“The average American doesn’t think we have to completely tear down the system and remake it,” Obama said.
Former President Barack Obama has studiously avoided commenting on the Democratic presidential primary, but on Friday, before a crowd of wealthy liberal donors in Washington, he finally weighed in. His message? Don’t move too far to the left.
“This is still a country that is less revolutionary than it is interested in improvement,” he said at the annual meeting of the Democracy Alliance. “The average American doesn’t think we have to completely tear down the system and remake it.”
Obama’s remarks come at a time when the primary’s central dynamic is a clash over whether the best way forward is for the party is to continue along a center-left path, most prominently represented by former Vice President Joe Biden and South Bend, Indiana, Mayor Pete Buttigieg or to chart a more left-wing course, as Sens. Elizabeth Warren and Bernie Sanders have argued.
In what seemed a rebuke of Warren and Sanders’ stances, Obama, who is still held in exceptionally high regard by Democratic voters, spent considerable time during his speech counseling against adopting left-wing populism as a party platform.
“Voters, including Democrats, are not driven by the same views that are reflected on certain left-leaning Twitter feeds, or the activist wing of our party,” he said. “And that’s not a criticism to the activist wing. Their job is to poke and prod and text and inspire and motivate. But the candidate’s job, whoever that ends up being, is to get elected.”
Obama pointedly didn’t mention any candidates by name, but his speech decidedly argued for the moderate approach.
In particular, he argued against the strategy that democratic socialist politicians like Sanders and Rep. Alexandria Ocasio-Cortez (D-NY) have employed in trying to mobilize voters by building enthusiasm over extremely ambitious policy proposals and questioning accepted wisdom on voter values, saying:
I think it is very important to all the candidates who are running, at every level, to pay some attention to where voters actually are, and how they think about their lives.
And I don’t think we should be deluded into thinking that the resistance to certain approaches to things is simply because voters haven’t heard a bold enough proposal, and as soon as they hear a bold enough proposal that’s going to activate them. Because you know what? It turns out people are cautious, because they don’t have a margin for error.
Just as he was careful not to call out any candidates by name, Obama didn’t mention a specific policy proposal, but he did identify health care and immigration as issues where candidates might be diverging too sharply from public opinion.
Progressives in the 2020 race have, of course, touted their Medicare-for-all proposals, and some, like former Obama official Julián Castro, have called for major changes to immigration policy, including the decriminalization of illegal entry. It is policies like these, Obama suggested, that go too far.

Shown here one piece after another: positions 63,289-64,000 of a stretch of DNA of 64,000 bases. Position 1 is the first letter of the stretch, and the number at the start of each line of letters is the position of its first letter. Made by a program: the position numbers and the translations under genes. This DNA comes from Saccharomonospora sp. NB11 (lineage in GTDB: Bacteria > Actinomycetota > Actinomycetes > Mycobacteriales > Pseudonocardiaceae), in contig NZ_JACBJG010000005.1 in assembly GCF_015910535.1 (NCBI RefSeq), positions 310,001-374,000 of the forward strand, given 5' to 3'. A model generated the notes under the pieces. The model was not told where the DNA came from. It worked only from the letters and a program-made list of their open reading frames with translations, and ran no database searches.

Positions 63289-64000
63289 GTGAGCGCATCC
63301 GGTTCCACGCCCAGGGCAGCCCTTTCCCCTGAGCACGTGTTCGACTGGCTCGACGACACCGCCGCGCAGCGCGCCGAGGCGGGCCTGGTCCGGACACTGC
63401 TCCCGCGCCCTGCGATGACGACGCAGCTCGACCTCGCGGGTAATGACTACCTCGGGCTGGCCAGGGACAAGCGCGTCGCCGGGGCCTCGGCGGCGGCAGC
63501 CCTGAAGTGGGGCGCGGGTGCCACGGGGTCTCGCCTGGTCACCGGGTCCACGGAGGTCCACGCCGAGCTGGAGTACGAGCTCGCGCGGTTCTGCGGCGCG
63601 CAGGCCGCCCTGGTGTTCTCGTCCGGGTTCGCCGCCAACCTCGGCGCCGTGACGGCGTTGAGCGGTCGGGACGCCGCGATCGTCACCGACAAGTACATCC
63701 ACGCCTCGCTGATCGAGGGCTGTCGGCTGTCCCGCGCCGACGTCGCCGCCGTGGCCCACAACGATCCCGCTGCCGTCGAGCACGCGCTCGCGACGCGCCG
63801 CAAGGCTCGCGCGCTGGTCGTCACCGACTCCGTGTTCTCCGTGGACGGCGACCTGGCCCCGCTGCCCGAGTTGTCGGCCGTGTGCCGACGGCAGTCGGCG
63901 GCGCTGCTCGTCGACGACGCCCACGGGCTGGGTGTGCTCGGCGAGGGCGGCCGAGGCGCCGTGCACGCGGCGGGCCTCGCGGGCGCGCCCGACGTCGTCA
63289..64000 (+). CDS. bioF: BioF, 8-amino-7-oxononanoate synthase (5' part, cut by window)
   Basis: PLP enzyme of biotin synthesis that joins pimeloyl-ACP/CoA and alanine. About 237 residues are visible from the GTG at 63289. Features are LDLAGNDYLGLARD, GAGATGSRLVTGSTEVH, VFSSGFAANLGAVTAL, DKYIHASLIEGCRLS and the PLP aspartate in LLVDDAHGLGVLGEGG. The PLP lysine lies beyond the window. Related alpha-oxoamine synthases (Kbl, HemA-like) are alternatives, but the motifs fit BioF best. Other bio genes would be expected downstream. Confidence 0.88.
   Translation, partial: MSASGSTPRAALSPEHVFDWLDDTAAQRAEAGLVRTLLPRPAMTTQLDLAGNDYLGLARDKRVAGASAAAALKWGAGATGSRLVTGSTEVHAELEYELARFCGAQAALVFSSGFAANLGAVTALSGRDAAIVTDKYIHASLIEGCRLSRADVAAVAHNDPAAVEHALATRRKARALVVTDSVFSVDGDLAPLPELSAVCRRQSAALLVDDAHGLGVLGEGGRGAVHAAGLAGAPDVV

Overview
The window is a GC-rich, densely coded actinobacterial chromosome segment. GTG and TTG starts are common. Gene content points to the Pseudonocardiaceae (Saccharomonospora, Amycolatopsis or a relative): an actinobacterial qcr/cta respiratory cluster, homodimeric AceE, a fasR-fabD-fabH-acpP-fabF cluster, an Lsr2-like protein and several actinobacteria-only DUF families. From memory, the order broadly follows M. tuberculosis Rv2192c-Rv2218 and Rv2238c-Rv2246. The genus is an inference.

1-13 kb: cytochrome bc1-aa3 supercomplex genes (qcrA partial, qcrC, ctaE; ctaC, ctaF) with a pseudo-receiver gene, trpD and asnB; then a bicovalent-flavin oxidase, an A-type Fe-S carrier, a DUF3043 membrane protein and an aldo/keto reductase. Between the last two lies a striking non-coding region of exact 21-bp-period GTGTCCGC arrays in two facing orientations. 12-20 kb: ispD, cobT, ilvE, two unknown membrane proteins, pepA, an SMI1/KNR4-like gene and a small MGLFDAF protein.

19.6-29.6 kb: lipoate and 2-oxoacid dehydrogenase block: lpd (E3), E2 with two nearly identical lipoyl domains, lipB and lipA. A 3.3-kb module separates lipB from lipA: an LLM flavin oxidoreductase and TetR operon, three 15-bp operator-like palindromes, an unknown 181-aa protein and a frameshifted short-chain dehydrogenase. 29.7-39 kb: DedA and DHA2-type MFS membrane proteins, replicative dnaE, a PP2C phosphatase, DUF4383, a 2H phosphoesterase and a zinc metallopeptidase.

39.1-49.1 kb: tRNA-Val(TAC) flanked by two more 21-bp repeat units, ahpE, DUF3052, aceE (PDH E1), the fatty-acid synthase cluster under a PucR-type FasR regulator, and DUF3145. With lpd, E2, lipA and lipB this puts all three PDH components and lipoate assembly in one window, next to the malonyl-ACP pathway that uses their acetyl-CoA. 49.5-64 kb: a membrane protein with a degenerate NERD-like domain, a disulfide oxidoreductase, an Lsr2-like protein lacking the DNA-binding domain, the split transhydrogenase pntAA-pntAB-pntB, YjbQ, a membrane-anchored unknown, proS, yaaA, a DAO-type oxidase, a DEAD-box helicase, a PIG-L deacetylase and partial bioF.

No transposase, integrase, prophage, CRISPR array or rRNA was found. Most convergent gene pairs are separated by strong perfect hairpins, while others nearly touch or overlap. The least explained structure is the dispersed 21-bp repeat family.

Of late, Obama has often advocated for a middle-of-the-road stance
While his Democracy Alliance comments mark the first time the former president has explicitly weighed in on the 2020 race, he has made other comments and gestures that hint at more moderate views on today’s political climate.
During a discussion about youth activism at an Obama Foundation summit in October, he critiqued call out culture and overzealous activism as dubious strategies for changing the world.
“This idea of purity and you’re never compromised and you’re always politically ‘woke’ and all that stuff,” Obama said. “You should get over that quickly.”
“The world is messy; there are ambiguities,” he added. “People who do really good stuff have flaws. People who you are fighting may love their kids, and share certain things with you.”
Obama has warned about this “idea of purity” before, cautioning an audience in April about “creating what’s called a ‘circular firing squad’ where you start shooting at your allies because one of them is straying from purity on the issues.”
At the same event he said, “One of the things I do worry about sometimes among progressives in the United States … is a certain kind of rigidity where we say, ‘Oh, I’m sorry, this is how it’s going to be.’”
Comments such as these might seem to be at odds with the former president’s calls for “new blood” in politics — particularly given that the most visible members of the next generation of Democrats, like Ocasio-Cortez or Rep. Ayanna Pressley, are unabashedly progressive and support the sort of bold policy changes Obama warned against Friday.
But he has at times signaled encouragement for younger politicians, like when he met with former congressman Beto O’Rourke and spoke very highly of him in 2018, helping fuel speculation that O’Rourke might be a viable 2020 contender. While Beto is ideologically mercurial, he was widely perceived as more moderate than the Warren-Sanders wing of the party before dropping out of the race earlier in November.
Nevertheless, the question of whether to focus on winning over moderate voters or building enthusiasm among more progressive and anti-establishment voters is a huge topic of (often rancorous) debate among Democrats as 2020 approaches, and is one that will be on display during the upcoming November Democratic presidential debate.
Obama is making it clear that he thinks the former should be the priority.
Author: Zeeshan Aleem